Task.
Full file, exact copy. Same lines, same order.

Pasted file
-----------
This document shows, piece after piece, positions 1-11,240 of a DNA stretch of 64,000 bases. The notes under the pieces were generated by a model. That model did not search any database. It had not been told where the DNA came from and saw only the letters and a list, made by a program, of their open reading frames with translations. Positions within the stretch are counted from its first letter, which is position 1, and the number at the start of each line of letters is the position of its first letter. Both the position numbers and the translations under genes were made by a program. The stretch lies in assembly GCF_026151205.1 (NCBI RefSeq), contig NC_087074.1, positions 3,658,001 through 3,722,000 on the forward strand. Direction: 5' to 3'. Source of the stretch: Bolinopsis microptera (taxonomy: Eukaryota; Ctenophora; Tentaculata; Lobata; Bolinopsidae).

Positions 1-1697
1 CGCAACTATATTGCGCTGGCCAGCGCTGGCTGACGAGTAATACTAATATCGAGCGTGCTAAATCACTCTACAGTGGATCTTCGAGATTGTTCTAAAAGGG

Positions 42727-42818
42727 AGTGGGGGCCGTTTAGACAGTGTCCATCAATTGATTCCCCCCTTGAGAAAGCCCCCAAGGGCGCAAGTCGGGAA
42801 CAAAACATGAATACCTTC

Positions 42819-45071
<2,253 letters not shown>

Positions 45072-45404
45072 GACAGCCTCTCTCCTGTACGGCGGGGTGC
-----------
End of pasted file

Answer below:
This document shows, piece after piece, positions 1-11,240 of a DNA stretch of 64,000 bases. The notes under the pieces were generated by a model. That model did not search any database. It had not been told where the DNA came from and saw only the letters and a list, made by a program, of their open reading frames with translations. Positions within the stretch are counted from its first letter, which is position 1, and the number at the start of each line of letters is the position of its first letter. Both the position numbers and the translations under genes were made by a program. The stretch lies in assembly GCF_026151205.1 (NCBI RefSeq), contig NC_087074.1, positions 3,658,001 through 3,722,000 on the forward strand. Direction: 5' to 3'. Source of the stretch: Bolinopsis microptera (taxonomy: Eukaryota; Ctenophora; Tentaculata; Lobata; Bolinopsidae).

Positions 1-1697
1 CGCAACTATATTGCGCTGGCCAGCGCTGGCTGACGAGTAATACTAATATCGAGCGTGCTAAATCACTCTACAGTGGATCTTCGAGATTGTTCTAAAAGGG

Positions 42727-42818
42727 AGTGGGGGCCGTTTAGACAGTGTCCATCAATTGATTCCCCCCTTGAGAAAGCCCCCAAGGGCGCAAGTCGGGAA
42801 CAAAACATGAATACCTTC

Positions 42819-45071
<2,253 letters not shown>

Positions 45072-45404
45072 GACAGCCTCTCTCCTGTACGGCGGGGTGC